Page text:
Select your localized edition:

Close ×

More Ways to Connect

Discover one of our 28 local entrepreneurial communities »

Be the first to know as we launch in new countries and markets around the globe.

Interested in bringing MIT Technology Review to your local market?

MIT Technology ReviewMIT Technology Review - logo

 

Unsupported browser: Your browser does not meet modern web standards. See how it scores »

Later this year, the startup Sifteo, based in San Francisco, will bring to market handheld, computerized cubes that can sense each other and run a variety of interactive programs. Recently, Technology Review got a chance to review the blocks ahead of their launch.

By adding computing power to blocks, the founders hope they can create a new kind of game interface—one that keeps users connected to the physical world but also provides intelligent feedback. Sifteo blocks come in sets of three, though people can use up to six for a single application. The blocks contain sensors to detect their orientation and position with respect to other blocks. A block knows when the user flips it over, tilts it, places it near other blocks, or presses on its display screen.

To use the blocks, a person has to install the “Siftrunner” program on a Mac or PC and plug a wireless link into the computer’s USB port. From there, the computer coordinates the software running on the blocks and keeps them operating in sync. Users can download applications to run on the blocks from an app store that’s accessible through the program.

The games currently available for the blocks, created by the company’s in-house developers, highlight the potential of Sifteo. For example, the company has made a demonstration game that displays letters on the blocks’ screens. Users can build words by organizing the blocks and touching them together. The tactile process of moving the blocks contributes to the appeal. In this case, three blocks isn’t enough—adults will want more.

Probably the most polished game now available is called Chroma Shuffle. The game is reminiscent of hits such as Tetris and Collapse. Users match up colored pieces on different blocks in order to clear screens and progress through puzzles. Game developer Josh Lee has deftly used the physical-manipulation aspect to enhance the puzzles—in many cases, judicious tilting at the right moment is needed to achieve the solution. Carelessly shuffling the blocks can also get the user “stuck.”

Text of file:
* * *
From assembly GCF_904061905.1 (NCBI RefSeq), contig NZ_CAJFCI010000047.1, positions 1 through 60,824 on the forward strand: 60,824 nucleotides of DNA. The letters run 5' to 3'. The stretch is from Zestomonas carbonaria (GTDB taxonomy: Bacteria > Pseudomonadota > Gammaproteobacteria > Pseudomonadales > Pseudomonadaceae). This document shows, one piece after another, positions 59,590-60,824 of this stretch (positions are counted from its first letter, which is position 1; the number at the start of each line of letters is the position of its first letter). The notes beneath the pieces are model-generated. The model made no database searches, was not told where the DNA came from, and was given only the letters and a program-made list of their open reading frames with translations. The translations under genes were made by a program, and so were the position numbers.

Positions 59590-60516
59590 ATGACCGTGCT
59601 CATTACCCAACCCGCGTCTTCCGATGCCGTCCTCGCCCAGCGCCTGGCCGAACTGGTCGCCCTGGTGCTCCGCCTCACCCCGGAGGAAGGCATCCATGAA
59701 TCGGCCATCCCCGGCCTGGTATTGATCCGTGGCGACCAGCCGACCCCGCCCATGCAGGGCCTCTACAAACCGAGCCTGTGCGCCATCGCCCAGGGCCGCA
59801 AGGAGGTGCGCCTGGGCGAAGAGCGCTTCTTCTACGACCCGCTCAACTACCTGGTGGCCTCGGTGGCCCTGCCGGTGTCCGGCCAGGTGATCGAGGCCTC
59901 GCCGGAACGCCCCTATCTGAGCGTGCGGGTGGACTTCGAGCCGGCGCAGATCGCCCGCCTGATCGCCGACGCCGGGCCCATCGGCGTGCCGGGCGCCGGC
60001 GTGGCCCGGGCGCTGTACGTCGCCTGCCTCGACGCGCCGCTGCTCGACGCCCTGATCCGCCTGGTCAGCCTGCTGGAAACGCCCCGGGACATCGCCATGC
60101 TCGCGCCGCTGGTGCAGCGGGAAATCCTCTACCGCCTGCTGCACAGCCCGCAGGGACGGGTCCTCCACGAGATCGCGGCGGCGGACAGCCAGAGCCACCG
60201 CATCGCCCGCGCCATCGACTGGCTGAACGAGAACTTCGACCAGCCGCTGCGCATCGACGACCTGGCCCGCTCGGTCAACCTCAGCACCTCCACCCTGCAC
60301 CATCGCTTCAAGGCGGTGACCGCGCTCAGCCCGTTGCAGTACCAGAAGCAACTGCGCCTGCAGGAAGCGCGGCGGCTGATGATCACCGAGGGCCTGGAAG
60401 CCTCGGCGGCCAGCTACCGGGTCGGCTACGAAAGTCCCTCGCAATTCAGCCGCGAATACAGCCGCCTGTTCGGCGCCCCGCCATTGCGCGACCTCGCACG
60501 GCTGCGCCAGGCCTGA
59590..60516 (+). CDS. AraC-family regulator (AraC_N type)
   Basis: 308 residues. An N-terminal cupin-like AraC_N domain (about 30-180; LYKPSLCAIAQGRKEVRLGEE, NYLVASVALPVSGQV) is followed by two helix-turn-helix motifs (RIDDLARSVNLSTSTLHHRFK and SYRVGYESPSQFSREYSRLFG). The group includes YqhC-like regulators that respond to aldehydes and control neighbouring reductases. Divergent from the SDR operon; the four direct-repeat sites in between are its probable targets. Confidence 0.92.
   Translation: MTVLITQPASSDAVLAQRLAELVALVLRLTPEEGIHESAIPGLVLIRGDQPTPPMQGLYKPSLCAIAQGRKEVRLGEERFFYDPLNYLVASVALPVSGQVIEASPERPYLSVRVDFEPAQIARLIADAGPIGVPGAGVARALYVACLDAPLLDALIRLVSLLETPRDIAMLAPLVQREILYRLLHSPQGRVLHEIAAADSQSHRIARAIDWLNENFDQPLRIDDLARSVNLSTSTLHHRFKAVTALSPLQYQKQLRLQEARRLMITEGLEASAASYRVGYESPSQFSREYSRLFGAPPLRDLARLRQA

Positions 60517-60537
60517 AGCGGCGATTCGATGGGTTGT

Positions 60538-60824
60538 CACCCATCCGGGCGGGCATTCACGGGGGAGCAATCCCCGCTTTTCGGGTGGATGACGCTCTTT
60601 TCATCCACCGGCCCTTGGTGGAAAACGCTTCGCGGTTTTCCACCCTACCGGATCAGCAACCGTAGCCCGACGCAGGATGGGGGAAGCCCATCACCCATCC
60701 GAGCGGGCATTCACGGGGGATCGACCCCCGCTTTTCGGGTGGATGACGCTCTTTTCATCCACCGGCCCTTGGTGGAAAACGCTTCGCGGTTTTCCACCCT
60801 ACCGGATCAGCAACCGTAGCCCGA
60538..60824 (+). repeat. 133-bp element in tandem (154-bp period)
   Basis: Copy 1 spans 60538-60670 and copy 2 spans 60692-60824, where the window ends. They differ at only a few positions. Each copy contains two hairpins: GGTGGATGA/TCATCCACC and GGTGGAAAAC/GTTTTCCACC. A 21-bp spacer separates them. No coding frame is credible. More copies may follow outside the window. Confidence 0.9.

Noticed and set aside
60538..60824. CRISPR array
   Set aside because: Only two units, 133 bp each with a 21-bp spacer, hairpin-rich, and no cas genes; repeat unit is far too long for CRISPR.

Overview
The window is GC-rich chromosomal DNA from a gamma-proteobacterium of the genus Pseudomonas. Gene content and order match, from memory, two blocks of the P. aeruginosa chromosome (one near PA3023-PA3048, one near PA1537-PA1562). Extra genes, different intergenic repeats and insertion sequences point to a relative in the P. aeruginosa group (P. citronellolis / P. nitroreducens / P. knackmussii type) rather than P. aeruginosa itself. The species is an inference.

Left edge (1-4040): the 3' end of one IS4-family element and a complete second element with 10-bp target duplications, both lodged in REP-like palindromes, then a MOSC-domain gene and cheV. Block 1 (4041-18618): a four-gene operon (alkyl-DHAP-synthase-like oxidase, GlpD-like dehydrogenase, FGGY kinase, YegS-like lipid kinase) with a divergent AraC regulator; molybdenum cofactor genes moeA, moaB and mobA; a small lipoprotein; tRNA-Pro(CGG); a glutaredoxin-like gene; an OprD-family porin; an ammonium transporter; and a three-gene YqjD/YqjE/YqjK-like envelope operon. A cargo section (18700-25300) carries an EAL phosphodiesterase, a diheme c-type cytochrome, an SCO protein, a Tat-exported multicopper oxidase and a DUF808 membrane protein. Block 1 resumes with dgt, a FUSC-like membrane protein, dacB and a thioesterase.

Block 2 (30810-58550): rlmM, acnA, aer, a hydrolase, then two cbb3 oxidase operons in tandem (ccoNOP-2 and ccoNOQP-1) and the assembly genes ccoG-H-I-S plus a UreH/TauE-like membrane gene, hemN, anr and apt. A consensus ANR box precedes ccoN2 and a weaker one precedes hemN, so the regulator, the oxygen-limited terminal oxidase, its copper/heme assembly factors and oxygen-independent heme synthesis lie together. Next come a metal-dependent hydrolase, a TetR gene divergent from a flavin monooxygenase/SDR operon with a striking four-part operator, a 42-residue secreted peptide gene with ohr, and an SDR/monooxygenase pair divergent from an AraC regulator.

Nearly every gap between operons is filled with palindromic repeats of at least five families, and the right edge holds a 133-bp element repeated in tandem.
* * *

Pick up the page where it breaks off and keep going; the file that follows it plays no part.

The  interaction between blocks is impressively smooth. They easily detect each other and their orientation, and stay well coordinated. Very rarely, a slight lag occurs after the user performs an action and before the block’s display reacts to it. The devices burn through battery power relatively quickly—after about two hours of continuous play, the blocks were running low. However, this isn’t much of a problem because they need to stay near a computer anyway, so there’s likely an outlet nearby to recharge them.

The blocks have their origins at MIT’s Media Lab, but the Media Lab blocks cost $200 each. Sifteo’s version is far cheaper: when they go on sale later this year, the blocks will cost $149 for a set of three. Additional cubes cost $45 each. The software allows the use of up to six at a time, and people can share cubes and play together.

7 comments. Share your thoughts »

Credit: Technology Review
Video by Brittany Sauser, edited by JR Rost

Tagged: Computing, hardware, games, sifteo

Reprints and Permissions | Send feedback to the editor

From the Archives

Close

Introducing MIT Technology Review Insider.

Already a Magazine subscriber?

You're automatically an Insider. It's easy to activate or upgrade your account.

Activate Your Account

Become an Insider

It's the new way to subscribe. Get even more of the tech news, research, and discoveries you crave.

Sign Up

Learn More

Find out why MIT Technology Review Insider is for you and explore your options.

Show Me
×

A Place of Inspiration

Understand the technologies that are changing business and driving the new global economy.

September 23-25, 2014
Register »